4 bjective # 4 Be able to determine the number of protons, neutrons, and electrons in an atom if you know its atomic number, atomic mass, and overall charge. Also be able to determine the number of electrons in each energy level of an atom if you know the total number of electrons present. 9 bjective 4 The number of protons in an atom is called the atomic number. All atoms of the same element ALWAYS have the same atomic number. The number of protons plus the number of neutrons in an atom is called the atomic mass or atomic weight. Different isotopes of the same element will have different atomic weights. 20 bjective 4 # p = atomic number # n = atomic mass atomic number # e: If overall charge is 0, #e = #p If overall charge is +, take the #p and subtract one for each overall + charge If overall charge is -, take the #p and add one for each overall - charge 2 bjective # 5 Define the term molecule and explain how the molecular formula (or chemical formula) and the structural formula are used to provide information about a molecule. 22 bjective 5 bjective 5 Molecule: a unit composed of two or more atoms joined together by chemical bonds. Structural formula: shows us the actual arrangement of the atoms. Molecular formula or chemical formula: tells us what types of atoms and how many of each are joined together. 23 H H H 2 C 3 = Chemical formula C Structural Formula 24

5 bjective # 6 Explain the difference between an element, a compound, and a mixture. bjective 6 Element: a substance composed of only one type of atom (all the atoms have the same number of protons). The atoms may occur signally, or they may be joined to form molecules. The smallest unit of an element that retains the properties of the element is a single atom. e.g. hydrogen bjective 6 Compound: a substance composed of 2 or more elements that have been joined by chemical bonds. The smallest unit of a compound that retains the properties of the compound is a molecule. e.g. water Mixture: a combination of 2 or more substances that do NT chemically combine and retain their individual properties. e.g. sugar mixed with salt 27 bjective # 7 Explain how the number of electrons in the outermost shell of an atom affects the number and type of chemical bonds the atom can form. 28 bjective 7 Electrons in the outermost shell are called: valence electrons Atoms join together in ways that give each atom a stable outer shell of electrons: If the first shell is the outer shell, it is stable with 2 electrons. If any other shell is the outer shell, it is stable with 8 electrons. 29 bjective 7 How can an atom obtain a stable outer shell of electrons if it doesn t already have one? Gain electrons Lose electrons Share electrons 30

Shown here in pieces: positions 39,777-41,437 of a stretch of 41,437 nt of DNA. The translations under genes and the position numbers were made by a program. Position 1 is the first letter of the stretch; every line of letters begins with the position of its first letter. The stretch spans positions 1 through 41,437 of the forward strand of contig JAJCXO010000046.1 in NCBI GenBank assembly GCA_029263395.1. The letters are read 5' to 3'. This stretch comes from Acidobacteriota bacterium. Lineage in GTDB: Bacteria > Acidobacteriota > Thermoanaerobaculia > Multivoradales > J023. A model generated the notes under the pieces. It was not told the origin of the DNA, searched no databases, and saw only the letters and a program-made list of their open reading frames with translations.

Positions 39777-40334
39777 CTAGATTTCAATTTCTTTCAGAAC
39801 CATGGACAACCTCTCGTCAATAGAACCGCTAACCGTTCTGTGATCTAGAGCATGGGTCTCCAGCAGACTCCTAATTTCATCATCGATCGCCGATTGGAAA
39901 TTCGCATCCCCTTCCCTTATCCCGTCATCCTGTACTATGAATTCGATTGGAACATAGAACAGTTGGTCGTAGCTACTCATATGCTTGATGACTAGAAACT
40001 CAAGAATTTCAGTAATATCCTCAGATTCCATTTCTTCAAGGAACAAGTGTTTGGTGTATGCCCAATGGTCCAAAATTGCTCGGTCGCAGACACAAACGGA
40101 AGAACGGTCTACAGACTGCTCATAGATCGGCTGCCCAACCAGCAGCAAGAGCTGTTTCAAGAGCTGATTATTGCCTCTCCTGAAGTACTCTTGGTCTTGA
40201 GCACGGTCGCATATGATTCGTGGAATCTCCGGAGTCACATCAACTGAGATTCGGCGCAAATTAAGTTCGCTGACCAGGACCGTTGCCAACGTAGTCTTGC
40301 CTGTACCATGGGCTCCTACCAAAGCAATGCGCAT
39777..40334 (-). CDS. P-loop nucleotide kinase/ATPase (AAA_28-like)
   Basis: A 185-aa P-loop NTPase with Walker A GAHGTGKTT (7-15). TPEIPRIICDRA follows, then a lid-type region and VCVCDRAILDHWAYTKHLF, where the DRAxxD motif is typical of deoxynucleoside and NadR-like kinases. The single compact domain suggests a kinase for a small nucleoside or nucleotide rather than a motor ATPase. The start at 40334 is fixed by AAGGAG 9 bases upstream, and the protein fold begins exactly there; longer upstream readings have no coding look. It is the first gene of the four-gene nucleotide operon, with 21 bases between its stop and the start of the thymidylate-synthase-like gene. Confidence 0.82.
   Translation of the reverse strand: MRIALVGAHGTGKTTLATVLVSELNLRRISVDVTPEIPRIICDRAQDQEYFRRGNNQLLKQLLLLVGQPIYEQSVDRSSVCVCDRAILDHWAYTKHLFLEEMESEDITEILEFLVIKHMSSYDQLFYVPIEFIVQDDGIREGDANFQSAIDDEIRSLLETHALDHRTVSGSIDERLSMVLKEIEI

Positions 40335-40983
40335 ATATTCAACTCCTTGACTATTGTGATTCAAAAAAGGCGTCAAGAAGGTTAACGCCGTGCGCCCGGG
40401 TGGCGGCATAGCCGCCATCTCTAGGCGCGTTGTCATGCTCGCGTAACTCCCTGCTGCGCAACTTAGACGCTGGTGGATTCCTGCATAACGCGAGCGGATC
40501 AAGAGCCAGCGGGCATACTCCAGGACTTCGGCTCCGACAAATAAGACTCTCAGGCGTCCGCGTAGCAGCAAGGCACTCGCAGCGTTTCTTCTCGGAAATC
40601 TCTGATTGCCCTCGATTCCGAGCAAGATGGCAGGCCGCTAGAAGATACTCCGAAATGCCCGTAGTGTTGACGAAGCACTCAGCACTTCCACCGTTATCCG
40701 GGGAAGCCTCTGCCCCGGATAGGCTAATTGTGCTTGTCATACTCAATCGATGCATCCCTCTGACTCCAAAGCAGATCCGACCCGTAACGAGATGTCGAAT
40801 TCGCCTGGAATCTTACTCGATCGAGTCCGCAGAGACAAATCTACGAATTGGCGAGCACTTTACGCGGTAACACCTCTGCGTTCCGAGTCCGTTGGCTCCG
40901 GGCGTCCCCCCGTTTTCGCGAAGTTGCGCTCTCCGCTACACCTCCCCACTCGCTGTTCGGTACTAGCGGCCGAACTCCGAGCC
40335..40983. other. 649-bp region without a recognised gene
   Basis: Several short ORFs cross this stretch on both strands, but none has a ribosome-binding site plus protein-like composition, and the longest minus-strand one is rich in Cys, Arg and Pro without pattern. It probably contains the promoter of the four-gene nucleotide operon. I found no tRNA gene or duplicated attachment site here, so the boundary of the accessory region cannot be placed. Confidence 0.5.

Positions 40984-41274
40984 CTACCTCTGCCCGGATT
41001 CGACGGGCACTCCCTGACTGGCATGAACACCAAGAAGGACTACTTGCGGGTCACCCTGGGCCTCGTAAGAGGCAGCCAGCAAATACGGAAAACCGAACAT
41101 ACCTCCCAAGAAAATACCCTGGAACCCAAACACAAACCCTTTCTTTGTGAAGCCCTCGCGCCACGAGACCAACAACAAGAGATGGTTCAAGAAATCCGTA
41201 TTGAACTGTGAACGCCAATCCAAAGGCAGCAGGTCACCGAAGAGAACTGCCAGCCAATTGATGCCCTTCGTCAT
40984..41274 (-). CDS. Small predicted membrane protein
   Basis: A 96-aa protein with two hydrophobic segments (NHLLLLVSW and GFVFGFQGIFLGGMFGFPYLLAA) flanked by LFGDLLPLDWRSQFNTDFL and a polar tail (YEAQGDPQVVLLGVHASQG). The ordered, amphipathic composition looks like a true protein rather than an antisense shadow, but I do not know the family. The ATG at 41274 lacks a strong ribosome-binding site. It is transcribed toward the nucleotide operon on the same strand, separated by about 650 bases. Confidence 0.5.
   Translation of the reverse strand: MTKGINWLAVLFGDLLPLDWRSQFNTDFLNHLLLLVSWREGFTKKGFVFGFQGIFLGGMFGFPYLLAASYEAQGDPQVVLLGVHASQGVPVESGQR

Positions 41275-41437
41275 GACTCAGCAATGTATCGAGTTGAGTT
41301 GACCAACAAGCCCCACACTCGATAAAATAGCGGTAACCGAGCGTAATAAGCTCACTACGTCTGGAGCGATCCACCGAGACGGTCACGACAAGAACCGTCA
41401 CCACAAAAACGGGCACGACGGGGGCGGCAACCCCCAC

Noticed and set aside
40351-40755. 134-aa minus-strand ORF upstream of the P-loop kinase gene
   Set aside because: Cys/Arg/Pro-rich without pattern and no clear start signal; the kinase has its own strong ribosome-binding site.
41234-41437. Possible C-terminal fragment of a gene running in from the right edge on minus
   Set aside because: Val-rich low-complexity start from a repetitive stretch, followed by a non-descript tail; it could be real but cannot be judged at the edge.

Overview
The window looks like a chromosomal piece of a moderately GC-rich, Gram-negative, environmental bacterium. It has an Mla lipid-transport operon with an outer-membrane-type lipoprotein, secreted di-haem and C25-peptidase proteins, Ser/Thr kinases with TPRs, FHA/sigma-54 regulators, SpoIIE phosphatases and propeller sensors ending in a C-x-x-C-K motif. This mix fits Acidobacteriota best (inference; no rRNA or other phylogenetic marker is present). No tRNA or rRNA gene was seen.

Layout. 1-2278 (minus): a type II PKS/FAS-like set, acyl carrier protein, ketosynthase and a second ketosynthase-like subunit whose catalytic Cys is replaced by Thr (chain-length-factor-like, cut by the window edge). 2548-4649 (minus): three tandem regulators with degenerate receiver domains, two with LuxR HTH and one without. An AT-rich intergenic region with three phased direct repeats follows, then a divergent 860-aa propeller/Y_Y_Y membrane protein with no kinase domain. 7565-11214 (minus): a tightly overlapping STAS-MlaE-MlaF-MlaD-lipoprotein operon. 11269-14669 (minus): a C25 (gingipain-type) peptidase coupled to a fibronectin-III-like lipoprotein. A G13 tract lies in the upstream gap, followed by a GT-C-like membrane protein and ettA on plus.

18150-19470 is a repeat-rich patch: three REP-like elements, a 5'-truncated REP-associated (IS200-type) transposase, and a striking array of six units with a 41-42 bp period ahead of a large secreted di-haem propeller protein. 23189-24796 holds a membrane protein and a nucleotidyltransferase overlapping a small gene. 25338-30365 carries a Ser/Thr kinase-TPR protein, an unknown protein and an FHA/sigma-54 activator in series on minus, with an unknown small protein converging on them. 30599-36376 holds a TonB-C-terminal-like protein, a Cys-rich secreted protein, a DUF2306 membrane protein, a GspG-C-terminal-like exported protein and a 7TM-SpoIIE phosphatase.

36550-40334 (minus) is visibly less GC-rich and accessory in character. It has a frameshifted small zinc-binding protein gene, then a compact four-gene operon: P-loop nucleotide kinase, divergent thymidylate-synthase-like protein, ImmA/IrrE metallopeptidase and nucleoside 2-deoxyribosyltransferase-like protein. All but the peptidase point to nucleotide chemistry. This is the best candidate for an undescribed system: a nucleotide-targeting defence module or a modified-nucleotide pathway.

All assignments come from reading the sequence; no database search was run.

6 bjective # 8 Discuss the mechanism involved in forming the following types of chemical bonds, describe their characteristics, and be able to give examples of each: a) Ionic bond b) Nonpolar covalent bond c) Polar covalent bond d) Hydrogen bond 3 bjective 8a Ionic bonds: Involve a transfer of electrons from one atom to another in order to give both atoms a stable outer shell. The transfer of electrons produces oppositely charged ions that attract each other to form the ionic bond. e.g. when Na and Cl come near each other, Na loses an electron and Cl gains it. 32 bjective 8a 33 bjective 8b & 8c Covalent bonds involve a sharing of one or more pairs of electrons between 2 atoms in order to give both atoms a stable outer shell. In covalent bonds, electrons are always shared in pairs: ne pair = single covalent bond Two pairs = double covalent bond Three pairs = triple covalent bond 34 bjective 8b & 8c 35 bjective 8b & 8c Nonpolar covalent bonds involve an equal sharing of electrons between atoms. Each atom has an overall charge of zero. Polar covalent bonds involve an unequal sharing of electrons between atoms. The atom that attracts the electrons more strongly has a slight negative charge and the atom that attracts the electrons more weakly has a slight positive charge. 36

7 bjective 8d bjective 8d Hydrogen bond: The weak attraction between a covalently bound H atom with a slight positive charge and another covalently bound atom with a slight negative charge. May occur between different molecules or between different parts of the same molecule